Showing 1–6 of 12 results
2. Recent research in the UK and USA has shown that children living with Autism and other Sensory Processing Disorders are growing. In the UK over half of disabled children are classified as being on the Autism Spectrum.
3. Many children registered disabled do not live with just one impairment, but may have more complex needs.
4. The Sense Report Case for Play (2016) found that over 50% of disabled children are excluded from play opportunities.
5. The Equality Act 2010 replaced most of the Disability Discrimination Act however this still embodies many elements of the DDA Act 2004 which states that providers must take reasonable steps to remove or alter any features that make it impossible for disabled persons to access.
Paul has held various senior management positions within the communications industry including two years on an international assignment as Sales Director . General Manager for Dealer Operations in Australia. During this time, Paul also worked as a consultant for Jupiter Play. Leisure working on strategy and business development. During this time Paul quickly realised there was a severe lack of provision in outdoor play spaces for children with special needs. This led to the creation of Inclusive Play in 2006 with the vision of designing play products that could be integrated into any play space for children of all abilities. Since then, Inclusive Play has developed a range of products which have been exported across the world. Paul took over as Managing Director of both Jupiter Play . Leisure and Inclusive Play in 2010, expanding the business across the UK and developing Inclusive Play’s International strategy. Still not satisfied that the industry was taking Inclusion seriously the Inclusive Play team got involved in a collaboration with the charity KIDS for disabled children and occupational therapists in UK and USA, to work on a design rational and checklist for inclusive Play areas. PiPA (Plan Inclusive Play Areas) was created and launched. The recommendations of PiPA have been adopted to become the UK benchmark. The UK government as well as the UK Design Council have endorsed PiPA as good practise for the design and provision of inclusion for outdoor play areas. The industry is now developing in maturity to recognise that accessible play and inclusive play are 2 very different things. Paul is supporting the industry make this transition to enable true inclusion and integration of our outdoor spaces. Paul transitioned out of Jupiter Play in 2018 to work exclusively for Inclusive Play. Developing the brand across the US, Europe, Middle East and Asia Pacific. Paul’s passion for inclusion goes back to a time when he was an international fencer, where Paul supported a wheelchair bound fencer realise physical barriers should not limit ambition. Paul improvised and conducted many training sessions sitting down. This fencer went on to compete at the Seoul Olympics! Paul himself had a very successful fencing career representing the UK at World Championship level and winning several Commonwealth medals.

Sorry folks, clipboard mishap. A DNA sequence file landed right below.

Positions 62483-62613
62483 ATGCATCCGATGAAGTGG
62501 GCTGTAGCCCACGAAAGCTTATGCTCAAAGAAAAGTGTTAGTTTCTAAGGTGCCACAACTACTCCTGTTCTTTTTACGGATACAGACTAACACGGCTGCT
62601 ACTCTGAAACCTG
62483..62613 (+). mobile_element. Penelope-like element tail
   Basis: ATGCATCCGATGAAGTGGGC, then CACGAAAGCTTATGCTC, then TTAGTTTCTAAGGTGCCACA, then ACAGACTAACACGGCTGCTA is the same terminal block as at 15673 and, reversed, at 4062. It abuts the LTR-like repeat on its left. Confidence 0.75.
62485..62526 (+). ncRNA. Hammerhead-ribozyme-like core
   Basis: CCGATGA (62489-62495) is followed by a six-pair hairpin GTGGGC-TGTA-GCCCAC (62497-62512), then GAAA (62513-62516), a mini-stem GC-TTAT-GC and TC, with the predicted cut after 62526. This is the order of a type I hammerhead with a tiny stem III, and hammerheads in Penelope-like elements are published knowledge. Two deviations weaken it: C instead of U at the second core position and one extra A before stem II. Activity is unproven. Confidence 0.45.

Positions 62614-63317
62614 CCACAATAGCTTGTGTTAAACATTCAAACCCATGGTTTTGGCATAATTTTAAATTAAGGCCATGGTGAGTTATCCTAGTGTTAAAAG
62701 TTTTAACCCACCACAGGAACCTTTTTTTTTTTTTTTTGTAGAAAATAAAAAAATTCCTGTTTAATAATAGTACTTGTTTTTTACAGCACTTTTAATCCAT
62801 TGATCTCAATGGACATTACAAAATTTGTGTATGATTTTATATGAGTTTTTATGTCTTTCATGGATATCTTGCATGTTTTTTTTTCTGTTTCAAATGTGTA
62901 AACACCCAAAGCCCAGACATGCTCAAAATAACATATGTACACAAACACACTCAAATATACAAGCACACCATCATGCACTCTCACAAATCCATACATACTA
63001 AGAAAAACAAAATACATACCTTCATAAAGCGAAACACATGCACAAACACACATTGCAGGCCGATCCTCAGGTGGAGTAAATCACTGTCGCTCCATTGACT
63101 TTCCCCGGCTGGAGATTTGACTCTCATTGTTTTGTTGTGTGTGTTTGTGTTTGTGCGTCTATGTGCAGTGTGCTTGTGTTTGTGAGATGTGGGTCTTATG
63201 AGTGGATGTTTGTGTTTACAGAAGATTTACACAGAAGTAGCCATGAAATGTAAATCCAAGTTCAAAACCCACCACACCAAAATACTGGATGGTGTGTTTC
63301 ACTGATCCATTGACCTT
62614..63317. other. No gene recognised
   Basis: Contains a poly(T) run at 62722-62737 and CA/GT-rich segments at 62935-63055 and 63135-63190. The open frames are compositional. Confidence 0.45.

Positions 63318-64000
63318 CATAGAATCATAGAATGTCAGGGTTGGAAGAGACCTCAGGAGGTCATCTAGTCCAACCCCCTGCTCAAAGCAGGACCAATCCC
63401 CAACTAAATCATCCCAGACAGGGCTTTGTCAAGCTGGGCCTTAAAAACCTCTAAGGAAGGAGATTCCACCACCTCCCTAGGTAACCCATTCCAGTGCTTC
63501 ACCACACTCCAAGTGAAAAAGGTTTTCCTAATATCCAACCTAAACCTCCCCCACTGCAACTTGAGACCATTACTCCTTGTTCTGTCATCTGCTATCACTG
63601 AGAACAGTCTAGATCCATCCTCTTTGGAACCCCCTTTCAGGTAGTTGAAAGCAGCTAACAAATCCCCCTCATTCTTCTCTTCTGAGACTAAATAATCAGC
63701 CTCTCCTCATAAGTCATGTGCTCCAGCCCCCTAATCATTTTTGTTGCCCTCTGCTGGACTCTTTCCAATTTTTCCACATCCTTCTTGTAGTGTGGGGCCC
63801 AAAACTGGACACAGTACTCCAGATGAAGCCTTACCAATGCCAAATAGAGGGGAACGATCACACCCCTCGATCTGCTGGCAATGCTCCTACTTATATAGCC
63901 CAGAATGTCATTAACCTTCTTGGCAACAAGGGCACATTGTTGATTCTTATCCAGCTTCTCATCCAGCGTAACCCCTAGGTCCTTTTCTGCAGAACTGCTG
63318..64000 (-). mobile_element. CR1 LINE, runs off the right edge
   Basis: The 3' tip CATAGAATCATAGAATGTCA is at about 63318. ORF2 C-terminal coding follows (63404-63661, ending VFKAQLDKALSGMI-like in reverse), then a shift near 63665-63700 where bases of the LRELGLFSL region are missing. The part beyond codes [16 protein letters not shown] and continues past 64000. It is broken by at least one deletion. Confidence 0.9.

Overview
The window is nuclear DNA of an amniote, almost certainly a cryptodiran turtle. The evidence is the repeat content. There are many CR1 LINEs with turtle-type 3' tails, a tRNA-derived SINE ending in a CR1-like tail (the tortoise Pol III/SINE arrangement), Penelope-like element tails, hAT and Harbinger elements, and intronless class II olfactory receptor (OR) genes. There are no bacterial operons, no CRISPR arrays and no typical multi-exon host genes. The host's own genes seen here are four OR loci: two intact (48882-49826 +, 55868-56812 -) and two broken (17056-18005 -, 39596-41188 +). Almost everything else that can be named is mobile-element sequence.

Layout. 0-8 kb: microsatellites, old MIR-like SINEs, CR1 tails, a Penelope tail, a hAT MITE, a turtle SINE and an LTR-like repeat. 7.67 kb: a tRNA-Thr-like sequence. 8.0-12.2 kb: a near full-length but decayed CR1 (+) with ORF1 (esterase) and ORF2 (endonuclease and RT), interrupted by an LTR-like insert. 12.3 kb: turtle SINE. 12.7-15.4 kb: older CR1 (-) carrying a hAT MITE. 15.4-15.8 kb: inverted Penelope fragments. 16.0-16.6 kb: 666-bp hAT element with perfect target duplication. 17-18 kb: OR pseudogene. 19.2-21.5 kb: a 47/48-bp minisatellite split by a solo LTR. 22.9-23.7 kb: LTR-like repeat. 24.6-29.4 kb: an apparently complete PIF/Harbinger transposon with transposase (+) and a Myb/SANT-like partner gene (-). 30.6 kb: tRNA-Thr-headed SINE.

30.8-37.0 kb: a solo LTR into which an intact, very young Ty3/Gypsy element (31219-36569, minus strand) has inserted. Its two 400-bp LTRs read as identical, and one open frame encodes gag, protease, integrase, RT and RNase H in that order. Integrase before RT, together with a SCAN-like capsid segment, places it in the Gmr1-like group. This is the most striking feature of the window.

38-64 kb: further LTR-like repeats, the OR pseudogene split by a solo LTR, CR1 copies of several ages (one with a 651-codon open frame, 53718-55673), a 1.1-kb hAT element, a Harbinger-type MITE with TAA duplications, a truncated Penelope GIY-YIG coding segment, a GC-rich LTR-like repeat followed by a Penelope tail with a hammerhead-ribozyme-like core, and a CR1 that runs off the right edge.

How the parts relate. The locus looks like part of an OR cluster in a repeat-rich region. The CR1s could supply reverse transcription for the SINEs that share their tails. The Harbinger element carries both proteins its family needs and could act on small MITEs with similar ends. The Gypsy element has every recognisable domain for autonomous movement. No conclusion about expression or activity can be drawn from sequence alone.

Not only is it important for their physical health and development, but by enabling children, young people and adults to interact together, a play area can truly unite a community. Of course, some children find it easier to engage with play areas than others. Consider a wheel chair user when faced with a traditional play park — or think about how a busy, brightly coloured and noisy space must feel for a child with Autism. At Inclusive Play our vision is to design, develop and manufacture quality products that enable children — no matter what their ability — to play together. We believe in the social model of disability. With this in mind, we strive to create completely unique products that punctuate, not define a play space, embracing the true meaning of inclusion.
This is the driving force behind the design of Inclusive Play’s equipment and all the work that we do. Our play equipment is designed to be fun, intriguing, educational and accessible for all children. We create products that punctuate, not define, a play space embracing the true meaning of inclusion. It is our collaborative and consultative approach with key disability groups, organisations and charities in UK and the rest of Europe that has allowed us to fully understand why some children are faced with barriers to play. With these partnerships and on-going research we will continue to champion inclusive design. Want to know how to create an inclusive play area? Contact us to discuss our PiPA tool or take a look at our guidance on inclusive play area design.